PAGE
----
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"Frankenstein" By Mary Shelley & "Obasan" Bu Joy Kogawa

474 words - 2 pages

LIFE IS NOT ALWAYS FAIR:The novel Frankenstein by Mary Shelley and Obasan by Joy Kogawa, are both written by female authors. The novels use multiple tenses and similar narrative structure. Both stories deal with moral questioning and help us determine right from wrong. In both cases the outcast is treated badly and with disgust.The main theme in Obasan is the unjustness of the Canadian Government in World War II. Similarly, Frankenstein illustrates Victor's misuse of dangerous knowledge and his unjustness towards the monster. In Obasan, the Japanese-Canadians suffer discrimination at the hands of the ...view middle of the document...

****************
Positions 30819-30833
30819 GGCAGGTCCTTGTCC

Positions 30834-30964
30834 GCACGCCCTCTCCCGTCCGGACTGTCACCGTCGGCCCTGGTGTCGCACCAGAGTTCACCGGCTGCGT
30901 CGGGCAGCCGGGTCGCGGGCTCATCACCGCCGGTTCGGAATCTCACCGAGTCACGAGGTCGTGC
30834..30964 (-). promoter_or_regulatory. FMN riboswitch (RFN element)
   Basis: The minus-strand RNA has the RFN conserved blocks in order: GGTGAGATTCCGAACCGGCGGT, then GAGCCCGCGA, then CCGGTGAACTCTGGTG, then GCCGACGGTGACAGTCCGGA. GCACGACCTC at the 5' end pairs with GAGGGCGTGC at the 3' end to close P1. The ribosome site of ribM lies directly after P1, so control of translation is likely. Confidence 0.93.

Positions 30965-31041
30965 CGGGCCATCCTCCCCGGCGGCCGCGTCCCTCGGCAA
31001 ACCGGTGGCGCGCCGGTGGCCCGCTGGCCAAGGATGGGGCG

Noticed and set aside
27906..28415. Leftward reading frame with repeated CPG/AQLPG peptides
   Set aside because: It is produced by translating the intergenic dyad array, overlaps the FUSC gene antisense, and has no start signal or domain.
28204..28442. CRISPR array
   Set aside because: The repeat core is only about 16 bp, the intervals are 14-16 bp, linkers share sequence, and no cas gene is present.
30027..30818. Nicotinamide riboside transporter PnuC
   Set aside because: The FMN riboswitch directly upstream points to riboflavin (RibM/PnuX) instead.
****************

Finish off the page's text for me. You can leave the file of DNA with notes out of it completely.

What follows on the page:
Both stories use multiple tenses and similar narrative structure. The stories are told in flashback: partly by Victor (in Frankenstein) and Naomi (in Obasan). They are narrated in the first person point-of-view, but the setting of both are far from similar. The story in Frankenstein is supposed to take place in the early 1800's whereas Obasan is set to be in the mid 1900's. Both the novels use a lot of description in their writings.Throughout the novel Obasan, we see the prejudices and unjust treatment that Japanese-Canadians were forced to endure. Frankenstein on the other hand, depicts the ill-treatment of The Monster by society. In Obasan, the Japanese-Canadians are treated as outcasts whereas the monster is the outcast in Frankenstein. In both cases, the outcast is treated with disgust just because they look different from the normal population.Both the books are not only informative & haunting, but emotional also. They try to covey that looks should not determine how a person is treated. You can certainly sympathize and also begin to feel what the outcast might have gone through (in these novels). These books also represent the qualities that can be found in all human beings. The need for a parents love & comfort, follow Naomi and the Monster throughout the novel. "Life is so short, the past so long. Shouldn't we just turn the page and move on?"

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